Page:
by Wendy Strgar September 24, 2010
A deep long laugh is therapy for the heart, mind and soul. Most people would agree that sharing deep long laughter with others is as intimate an experience as crying. In fact, the emotions are not opposites as we sometimes think; they live close beside each other, which is why the best laughter brings us to tears and that the deepest crying can often end in laughter.
“I love to laugh” the Mary Poppin’s song that portrays the uncontrollable laughter that literally lifts her wacky relations off the ground has never failed to make me laugh. One of my dearest friends, who has shared more deep laughter with me than any other person I know, used to break out with that song whenever things got too serious. The truth is that we often forget that we know how to laugh, and just like sharing intense crying is difficult for some people. It is the same with laughter.
The remedy for this might be closer than you realized. A recent feature in the New Yorker magazine about The Laughing Guru is determined to change all that. His practice, which is sometimes called laughter yoga, is all about finding the place that holds our deep long laughter. The giggling guru, an Indian Dr. Madan Kataria, has started a quiet revolution of laughter throughout the world.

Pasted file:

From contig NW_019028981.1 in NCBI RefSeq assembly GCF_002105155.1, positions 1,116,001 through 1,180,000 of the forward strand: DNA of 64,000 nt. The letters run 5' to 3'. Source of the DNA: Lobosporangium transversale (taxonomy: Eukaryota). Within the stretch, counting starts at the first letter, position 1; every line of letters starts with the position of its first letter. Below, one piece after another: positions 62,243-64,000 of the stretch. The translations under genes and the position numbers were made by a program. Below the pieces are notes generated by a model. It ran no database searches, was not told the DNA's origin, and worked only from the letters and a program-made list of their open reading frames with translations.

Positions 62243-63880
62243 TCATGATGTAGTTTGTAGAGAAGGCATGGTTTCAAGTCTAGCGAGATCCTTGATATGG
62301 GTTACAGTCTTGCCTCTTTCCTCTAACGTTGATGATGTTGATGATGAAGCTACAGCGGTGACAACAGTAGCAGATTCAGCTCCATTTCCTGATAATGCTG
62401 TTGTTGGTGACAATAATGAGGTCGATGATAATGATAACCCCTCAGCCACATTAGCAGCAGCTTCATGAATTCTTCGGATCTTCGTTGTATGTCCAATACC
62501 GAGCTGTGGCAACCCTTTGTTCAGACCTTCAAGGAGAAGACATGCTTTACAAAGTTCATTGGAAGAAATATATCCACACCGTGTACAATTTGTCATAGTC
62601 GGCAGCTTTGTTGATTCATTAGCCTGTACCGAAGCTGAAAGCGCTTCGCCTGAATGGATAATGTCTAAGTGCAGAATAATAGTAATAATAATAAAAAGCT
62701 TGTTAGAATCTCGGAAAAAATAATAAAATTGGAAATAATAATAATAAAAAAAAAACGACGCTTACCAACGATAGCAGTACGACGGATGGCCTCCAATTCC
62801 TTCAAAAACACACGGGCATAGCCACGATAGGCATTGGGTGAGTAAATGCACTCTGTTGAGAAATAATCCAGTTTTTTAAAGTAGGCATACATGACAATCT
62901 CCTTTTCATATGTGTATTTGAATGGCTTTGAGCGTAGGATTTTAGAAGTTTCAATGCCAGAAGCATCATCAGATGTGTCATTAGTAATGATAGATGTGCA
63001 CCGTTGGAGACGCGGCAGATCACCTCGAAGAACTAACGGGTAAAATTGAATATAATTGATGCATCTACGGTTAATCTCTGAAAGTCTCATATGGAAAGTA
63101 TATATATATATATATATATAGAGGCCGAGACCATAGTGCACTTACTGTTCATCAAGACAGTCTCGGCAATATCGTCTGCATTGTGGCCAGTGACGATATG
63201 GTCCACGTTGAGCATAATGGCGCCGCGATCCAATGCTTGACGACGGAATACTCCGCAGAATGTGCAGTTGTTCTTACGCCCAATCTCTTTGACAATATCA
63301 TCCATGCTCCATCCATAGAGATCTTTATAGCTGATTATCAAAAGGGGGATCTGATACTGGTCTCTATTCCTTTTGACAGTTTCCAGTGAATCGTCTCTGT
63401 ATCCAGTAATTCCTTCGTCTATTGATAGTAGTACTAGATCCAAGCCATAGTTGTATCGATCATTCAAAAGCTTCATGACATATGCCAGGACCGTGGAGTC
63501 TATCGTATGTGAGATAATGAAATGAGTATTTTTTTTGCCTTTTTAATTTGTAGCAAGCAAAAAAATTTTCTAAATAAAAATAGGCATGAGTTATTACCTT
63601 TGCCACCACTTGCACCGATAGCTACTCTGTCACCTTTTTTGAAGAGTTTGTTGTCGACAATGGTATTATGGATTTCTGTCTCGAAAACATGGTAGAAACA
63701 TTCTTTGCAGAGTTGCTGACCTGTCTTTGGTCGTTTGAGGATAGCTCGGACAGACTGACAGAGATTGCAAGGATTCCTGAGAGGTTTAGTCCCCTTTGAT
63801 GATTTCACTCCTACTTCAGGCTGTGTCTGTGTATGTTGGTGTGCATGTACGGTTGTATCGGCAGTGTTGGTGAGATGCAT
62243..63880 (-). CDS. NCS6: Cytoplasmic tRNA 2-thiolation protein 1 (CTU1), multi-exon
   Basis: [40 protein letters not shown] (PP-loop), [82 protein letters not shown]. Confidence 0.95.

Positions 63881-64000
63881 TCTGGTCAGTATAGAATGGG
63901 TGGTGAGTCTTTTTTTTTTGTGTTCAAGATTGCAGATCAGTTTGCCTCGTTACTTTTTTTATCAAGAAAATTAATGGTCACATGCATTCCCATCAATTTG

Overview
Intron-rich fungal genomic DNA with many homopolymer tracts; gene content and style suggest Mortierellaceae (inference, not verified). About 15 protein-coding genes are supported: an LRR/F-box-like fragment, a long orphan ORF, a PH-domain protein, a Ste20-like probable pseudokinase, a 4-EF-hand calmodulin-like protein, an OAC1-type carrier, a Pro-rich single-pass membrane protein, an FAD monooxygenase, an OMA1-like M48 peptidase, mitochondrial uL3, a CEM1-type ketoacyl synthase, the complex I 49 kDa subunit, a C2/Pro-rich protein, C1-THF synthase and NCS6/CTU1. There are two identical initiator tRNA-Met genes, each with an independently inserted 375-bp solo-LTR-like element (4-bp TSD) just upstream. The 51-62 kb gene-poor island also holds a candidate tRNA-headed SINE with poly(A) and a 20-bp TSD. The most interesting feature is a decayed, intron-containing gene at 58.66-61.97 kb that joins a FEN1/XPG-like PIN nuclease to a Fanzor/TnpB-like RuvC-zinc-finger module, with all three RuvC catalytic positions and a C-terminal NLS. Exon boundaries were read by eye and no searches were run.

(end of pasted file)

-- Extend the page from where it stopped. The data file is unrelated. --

The laughing clubs that have no dogma and limited training in provoking irreverence have only one goal – to get people to laugh more often than they do, for longer than they do and that they don’t need to rely on humor to get there. His laughter clubs and his book argues that deliberate human interaction and engaging in simple forms of play is enough to get you laughing. Laughter is one of the most contagious interactions we have and even if you start out faking it, real healing laughter will erupt from the intent.
There are laughter clubs all over the world and one here in Eugene tomorrow that I am going to check out. Although I haven’t yet read the book, Laugh For No Reason, I definitely want to learn how to bring more laughter to my days.
by Wendy Strgar February 20, 2018 3 Comments
Lately when I am up in the middle of the night pondering (some might say ruminating) on the sea changes moving through my life, I remember that if I can’t change my mind, I can’t change anything else.
It’s ironic — these late night self-chats — because often during the daylight hours, I am the instigator of change, the one leading the charge to...
by Wendy Strgar February 14, 2018
by Wendy Strgar February 06, 2018 1 Comment
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